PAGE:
5. Find your center—stand with your feet shoulder width apart and eyes closed, slowly shifting your weight from one leg to the other while continuing to breathe mindfully, releasing stress and being aware of your clear intention. Imagine you are rooted, grounded, more powerful, claiming your performance space, stabilized and anchored. Keep your breath down and your balance grounded. On very loud or high solo passages, I often raise my bell and try to keep my chest forward; however, I always stay grounded. 6. Focus on your process cue—this is one of the most important steps and comes immediately before you perform. A process cue is a scene, an image or sound. I enjoy shooting a compound bow. Before performing, I imagine drawing my bow in a smooth, controlled, stealthy motion. My chest is full of air and my arms are relaxed and still. I place the pin on my mark. As I gently squeeze my trigger release, I feel the power stored in my limbs explode forward, I hear the string slice through the air and I see the arrow hit my mark. The bow is my instrument, the string is the attack of articulation, squeezing the trigger is the point of the attack; the limbs exploding forward help me let the air go. The arrow hitting my mark is sound on the back wall. 7. Direct your energy—open your eyes and hurl your energy to the focal point you established earlier. One directed motion—one act of total commitment. Your intent, posture and process cue all working together. You are relaxed and now have an aggressive, powerful and positive stance. Practice this at least three times a day. Each time you work on this, you will improve your focus time. Ultimately, you want to be able to accomplish this in under 10 seconds while on stage. Establishing Routine I use my daily warm-up routine to focus on my tone, breathing, and ease of playing. When preparing for a major performance, I adopt an inflexible daily routine of devotional time followed by exercise. My first practice session involves
58 Southwestern Musician/October 2007
stretching and a very specific warm-up process of mouthpiece buzzing, glissandi patterns, flexibility studies, flow studies, scale work, long tones, and lyrical etudes. I spend much of this time recording myself and listening back at half speed. Alternating between playing and listening gives me time to rest physically and then re-engage. I spend time studying scores, and after teaching several hours, I frequently listen to recordings of the masters of my instrument to recalibrate my ear. I study every aspect of tone, articulation, phrasing, and interpretation. I buzz the mouthpiece to and from work while in the car. Achieving Balance Balancing work and practice with family life has become my chief priority. Time away from the horn, completely disengaging from the creative and analytical process, is necessary to return empowered and fresh. Turning attention to others can be a source of strength and renewal and in turn will infuse your teaching and creative abilities like never before. The more energy and time I pour into the lives of my family, church, and students, the more energy and strength I seem to have performing and doing creative work. Why Practice Rituals? • Efficiency during performance: positive energy rituals help us conserve our best moments for the appropriate time. We can learn to toggle our energy level up or down during performance. Each of us has a specific ideal performance state. Think of those times you felt the most energized and confident during a performance. This ideal performance state rarely happens by accident. You can recreate it with practice. • Precision: these rituals must be practiced and should be considered a skill to be developed. Imagine your favorite athlete or musician immediately before a performance. They all have specific rituals they repeat that serve as physical cues to the mind and help prepare them for their task. • Reduced conscious effort: rituals will help us to get out of the analytical side of our brain and perform more naturally with a quiet, calm, and focused mind.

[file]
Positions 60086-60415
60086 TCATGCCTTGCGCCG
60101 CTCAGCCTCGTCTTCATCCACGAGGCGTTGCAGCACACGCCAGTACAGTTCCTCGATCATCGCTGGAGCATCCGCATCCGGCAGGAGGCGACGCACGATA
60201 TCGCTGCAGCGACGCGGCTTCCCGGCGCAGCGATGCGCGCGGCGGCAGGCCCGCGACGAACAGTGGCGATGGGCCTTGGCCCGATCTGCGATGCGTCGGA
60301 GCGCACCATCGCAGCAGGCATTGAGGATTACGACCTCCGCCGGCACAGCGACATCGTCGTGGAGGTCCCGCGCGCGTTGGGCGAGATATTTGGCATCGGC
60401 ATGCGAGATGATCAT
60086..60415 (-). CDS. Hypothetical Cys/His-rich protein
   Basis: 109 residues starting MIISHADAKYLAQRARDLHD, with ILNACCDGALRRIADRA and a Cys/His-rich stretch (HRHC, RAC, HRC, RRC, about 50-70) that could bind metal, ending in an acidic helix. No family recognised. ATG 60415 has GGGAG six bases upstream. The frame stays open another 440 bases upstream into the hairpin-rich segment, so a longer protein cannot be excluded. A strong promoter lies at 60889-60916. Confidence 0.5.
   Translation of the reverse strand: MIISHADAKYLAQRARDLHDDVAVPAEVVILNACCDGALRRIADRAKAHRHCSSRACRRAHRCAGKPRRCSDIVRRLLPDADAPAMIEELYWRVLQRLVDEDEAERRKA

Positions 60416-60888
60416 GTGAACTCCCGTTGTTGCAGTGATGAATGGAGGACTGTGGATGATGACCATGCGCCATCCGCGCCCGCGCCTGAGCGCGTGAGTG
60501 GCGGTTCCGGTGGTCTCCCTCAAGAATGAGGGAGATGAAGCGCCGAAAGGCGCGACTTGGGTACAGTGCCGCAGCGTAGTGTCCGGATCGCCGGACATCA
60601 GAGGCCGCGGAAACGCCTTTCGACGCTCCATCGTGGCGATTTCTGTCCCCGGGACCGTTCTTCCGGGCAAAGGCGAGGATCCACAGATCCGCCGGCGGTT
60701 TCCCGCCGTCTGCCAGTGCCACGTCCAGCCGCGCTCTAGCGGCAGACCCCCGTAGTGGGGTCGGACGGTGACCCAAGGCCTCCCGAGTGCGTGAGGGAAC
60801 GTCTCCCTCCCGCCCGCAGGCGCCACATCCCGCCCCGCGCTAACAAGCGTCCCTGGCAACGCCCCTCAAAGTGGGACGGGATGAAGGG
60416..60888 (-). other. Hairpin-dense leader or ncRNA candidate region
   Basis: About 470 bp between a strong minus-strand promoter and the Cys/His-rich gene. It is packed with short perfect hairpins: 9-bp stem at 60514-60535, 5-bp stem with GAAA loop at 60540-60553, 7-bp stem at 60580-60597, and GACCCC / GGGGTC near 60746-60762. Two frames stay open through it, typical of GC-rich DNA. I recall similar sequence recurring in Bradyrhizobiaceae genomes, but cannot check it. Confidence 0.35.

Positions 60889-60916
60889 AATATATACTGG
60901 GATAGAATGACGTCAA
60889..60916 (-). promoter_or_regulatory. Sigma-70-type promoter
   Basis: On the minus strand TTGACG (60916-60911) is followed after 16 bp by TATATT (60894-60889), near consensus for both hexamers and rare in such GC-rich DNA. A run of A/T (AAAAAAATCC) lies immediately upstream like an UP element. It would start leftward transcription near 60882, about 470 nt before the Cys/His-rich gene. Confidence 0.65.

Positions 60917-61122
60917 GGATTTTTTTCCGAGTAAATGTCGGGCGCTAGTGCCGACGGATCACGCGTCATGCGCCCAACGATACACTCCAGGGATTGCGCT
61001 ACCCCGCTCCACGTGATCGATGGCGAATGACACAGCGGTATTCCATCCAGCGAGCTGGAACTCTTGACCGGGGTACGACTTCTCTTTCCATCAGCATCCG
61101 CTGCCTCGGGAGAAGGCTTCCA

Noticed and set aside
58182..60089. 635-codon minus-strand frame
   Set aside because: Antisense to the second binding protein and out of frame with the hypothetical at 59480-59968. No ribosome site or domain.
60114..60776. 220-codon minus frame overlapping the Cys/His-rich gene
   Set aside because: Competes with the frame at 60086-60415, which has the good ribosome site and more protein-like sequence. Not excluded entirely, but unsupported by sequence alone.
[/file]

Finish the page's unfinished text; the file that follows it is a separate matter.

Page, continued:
• Deliberate preparation: we deliberately practice these techniques of centering, role-playing, process cues, deep breathing, and stress and recovery so that during our moment in the spotlight, the program runs automatically and with ease. • Reinforced core values: Rituals are powerful tools that help us translate our most significant value system into our everyday lives. We must be fueled by a deep sense of purpose, a transcendent cause. If the only thing that propels us is being the world’s greatest musicians, winning honor ensemble, or earning tenure, our purpose will fail us. We must seek to connect with our heart’s desire, our first love. How can we affect our students, audience and family? How can we give back to the community? Transformation through Rituals Our most creative and insightful moments in life usually do not materialize when we are exhausted, but rather during a long walk or an unforced moment of introspection. We must regularly identify with our purpose, with our heart’s desire. What do we do that makes an impact on others? Do we have a transcendent cause? Think of life as a series of sprints rather than a marathon. We must fully engage in our creative work and then be able to step back and recover our hearts, engage with our families, and identify with a cause and purpose greater than ourselves. This is counter to our culture of long hours, careerism, and self-promotion. The power of positive rituals will not only transform the way we go about our teaching and performing but will affect the lives of those around us. Brent Phillips is Assistant Professor of Trombone at Baylor University and principal trombone of the Harrisburg and Waco Symphony